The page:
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Evangelicals offer redemption at Cambodia's girlie bars

Western men looking for love in Cambodian girlie bars deserve redemption, too, volunteers say.

Women and motorbike taxi drivers wait outside one of Phnom Penh's many hostess bars on Street 136. (Vinh Dao/GlobalPost)

PHNOM PENH, Cambodia — Jesus, who gained notoriety ministering to the poor and wayward in the worst parts of Judea, might feel at home among the brothels and karaoke parlors of Phnom Penh. So say ministry volunteers who have begun reaching out to “wayward” Westerners in the city’s red-light districts.

"[Jesus'] biggest beef was with religious people," said John Yoder, a volunteer with the MST Project, which stands for Men and the Sex Trade. "He never minded people who'd made mistakes."

According to Yoder, the MST Project presents Western men looking for company at hostess bars with the opportunity to avoid falling into the cliched role of aging lecher or sex tourist.

The MST Project was founded several years ago in Bangkok, where a group of preachers took to the city's red-light districts in the hopes of educating male tourists about the dangers faced by working women, and perhaps winning a few converts on the side.

Every other week, Yoder and his team of about 20 volunteers break into three groups. One group sets up a table outside Heart of Darkness, a dance hall popular with prostitutes; another across from Candy Bar, a prominent hostess establishment. The third team stays behind at a church center and prays for the success of the street team and for the men whose names the MST workers text them.

Outside the bars, the MST teams — made up of male and female volunteers — try to engage passing men in conversation. Some of these chats drag on or become confessional while others are extremely short.

"Our ministry is unique because it is not about numbers, but about reaching out to a part of the population that has been rejected by many community organizations," Yoder said.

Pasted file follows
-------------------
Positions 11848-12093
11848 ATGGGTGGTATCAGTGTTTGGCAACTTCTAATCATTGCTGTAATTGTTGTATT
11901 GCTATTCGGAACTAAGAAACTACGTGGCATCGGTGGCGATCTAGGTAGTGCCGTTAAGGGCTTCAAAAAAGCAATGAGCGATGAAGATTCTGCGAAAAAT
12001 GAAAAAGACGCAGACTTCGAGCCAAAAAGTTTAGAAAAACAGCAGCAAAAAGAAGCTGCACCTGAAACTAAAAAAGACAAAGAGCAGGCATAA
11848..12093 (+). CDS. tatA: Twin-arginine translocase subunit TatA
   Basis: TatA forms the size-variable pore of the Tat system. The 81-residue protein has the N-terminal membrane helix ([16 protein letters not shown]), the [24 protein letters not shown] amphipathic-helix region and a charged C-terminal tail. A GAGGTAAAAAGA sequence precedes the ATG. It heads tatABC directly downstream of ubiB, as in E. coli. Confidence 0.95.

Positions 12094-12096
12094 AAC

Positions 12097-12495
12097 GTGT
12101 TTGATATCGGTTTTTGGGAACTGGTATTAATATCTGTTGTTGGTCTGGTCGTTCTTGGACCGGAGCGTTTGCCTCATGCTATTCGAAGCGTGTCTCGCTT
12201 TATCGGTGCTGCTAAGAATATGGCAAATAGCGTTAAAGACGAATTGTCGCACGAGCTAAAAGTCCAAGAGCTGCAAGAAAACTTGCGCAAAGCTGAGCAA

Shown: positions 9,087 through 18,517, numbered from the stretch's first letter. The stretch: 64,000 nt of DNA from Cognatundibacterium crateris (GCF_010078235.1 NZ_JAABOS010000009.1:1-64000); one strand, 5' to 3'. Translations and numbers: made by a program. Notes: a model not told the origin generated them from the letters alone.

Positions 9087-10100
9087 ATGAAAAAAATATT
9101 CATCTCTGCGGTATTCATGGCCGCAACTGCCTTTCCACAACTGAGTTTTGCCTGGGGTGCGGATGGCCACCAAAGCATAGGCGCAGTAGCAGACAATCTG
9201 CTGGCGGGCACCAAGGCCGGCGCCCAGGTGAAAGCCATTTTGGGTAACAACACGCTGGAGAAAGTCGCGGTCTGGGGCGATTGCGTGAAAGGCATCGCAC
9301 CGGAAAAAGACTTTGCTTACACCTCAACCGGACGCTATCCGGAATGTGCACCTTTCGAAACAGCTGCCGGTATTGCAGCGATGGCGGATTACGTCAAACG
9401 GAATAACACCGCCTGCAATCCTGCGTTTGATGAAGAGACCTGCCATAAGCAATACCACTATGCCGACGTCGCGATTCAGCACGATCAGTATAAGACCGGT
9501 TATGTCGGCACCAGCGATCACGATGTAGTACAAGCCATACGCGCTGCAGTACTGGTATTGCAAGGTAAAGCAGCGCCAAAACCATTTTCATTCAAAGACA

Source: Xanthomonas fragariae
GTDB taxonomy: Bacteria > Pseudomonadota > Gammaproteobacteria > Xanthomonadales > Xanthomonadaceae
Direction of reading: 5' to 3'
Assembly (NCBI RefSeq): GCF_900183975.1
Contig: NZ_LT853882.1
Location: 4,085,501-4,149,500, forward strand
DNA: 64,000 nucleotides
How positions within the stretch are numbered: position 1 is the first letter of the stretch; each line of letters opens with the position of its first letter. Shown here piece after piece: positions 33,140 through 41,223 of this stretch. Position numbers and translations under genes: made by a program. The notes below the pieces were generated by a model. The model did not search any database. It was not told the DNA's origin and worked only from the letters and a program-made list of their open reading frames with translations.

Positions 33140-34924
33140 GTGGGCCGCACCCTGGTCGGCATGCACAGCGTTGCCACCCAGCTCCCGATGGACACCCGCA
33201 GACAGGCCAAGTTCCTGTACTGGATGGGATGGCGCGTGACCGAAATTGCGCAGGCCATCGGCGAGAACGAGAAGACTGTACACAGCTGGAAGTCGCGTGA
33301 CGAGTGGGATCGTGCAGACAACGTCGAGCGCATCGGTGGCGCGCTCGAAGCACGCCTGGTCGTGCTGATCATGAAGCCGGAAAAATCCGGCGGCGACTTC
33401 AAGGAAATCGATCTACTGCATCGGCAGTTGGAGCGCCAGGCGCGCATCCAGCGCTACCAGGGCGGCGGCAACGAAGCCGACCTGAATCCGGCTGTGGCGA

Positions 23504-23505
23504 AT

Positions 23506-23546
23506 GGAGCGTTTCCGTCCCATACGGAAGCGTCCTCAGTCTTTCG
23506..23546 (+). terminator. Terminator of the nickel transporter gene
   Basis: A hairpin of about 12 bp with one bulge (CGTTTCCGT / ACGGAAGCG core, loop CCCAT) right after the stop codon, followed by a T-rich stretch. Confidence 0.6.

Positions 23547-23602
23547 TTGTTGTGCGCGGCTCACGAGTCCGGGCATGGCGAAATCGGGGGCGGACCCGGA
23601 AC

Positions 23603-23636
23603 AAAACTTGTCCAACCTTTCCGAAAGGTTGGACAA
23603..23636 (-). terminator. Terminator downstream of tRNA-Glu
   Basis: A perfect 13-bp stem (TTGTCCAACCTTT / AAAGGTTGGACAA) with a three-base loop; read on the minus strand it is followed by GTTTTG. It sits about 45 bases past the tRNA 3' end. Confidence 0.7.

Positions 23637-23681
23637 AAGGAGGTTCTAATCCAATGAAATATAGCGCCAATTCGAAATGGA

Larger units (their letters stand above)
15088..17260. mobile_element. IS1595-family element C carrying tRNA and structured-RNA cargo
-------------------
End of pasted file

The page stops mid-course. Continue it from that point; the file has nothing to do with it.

There are many anti-sex trafficking organizations in Phnom Penh, but few if any reach out to the Western men who are often perceived as fueling the trade in young women. This may not seem like a problem, but Yoder says it shows the persistence of a social stigma.

Experts are quick to point out that the demand driving the most reprehensible sectors of the sex trade in Cambodia is predominantly Asian and domestic patrons, as opposed to Western tourists.

Of the 141 arrests for debauchery and indecent acts made in the last seven years, 26 percent of the suspects were Cambodian and 13 percent were Asian men, according to Joerg Langelotz, project assistant at Action Pour Les Enfants, a nonprofit group that combats the sexual exploitation of children by Westerners. The Christian charity World Vision found in 2001 that nearly 50 percent of foreigners seen taking home young girls in Phnom Penh were of Chinese, Japanese or Korean ethnicity.

The racial profiling of Western men is doing more harm than good, according to Steve Morrish, an Australian detective who runs the anti-trafficking group SISHA.

"I think there are a number of NGOs that see Western men as the main issue, which is tremendously misinformed," Morrish said. "I'd prefer that Khmer women worked at the bars if they have to prostitute themselves because it offers a potentially safer environment. In the worst-case scenario, that is the best case." Most of the brothels catering to pedophiles are far away from the touristy strips, and many of the hostess bars are female-run, he added.

MST targets Western men because its volunteers believe they can make a difference, said Frank, a volunteer who asked that his last name be withheld. "We aim for these [Western] men because they speak English and because we honestly believe we can change their hearts," Frank said. "They may not be the ones getting abused, but they still need love in their lives."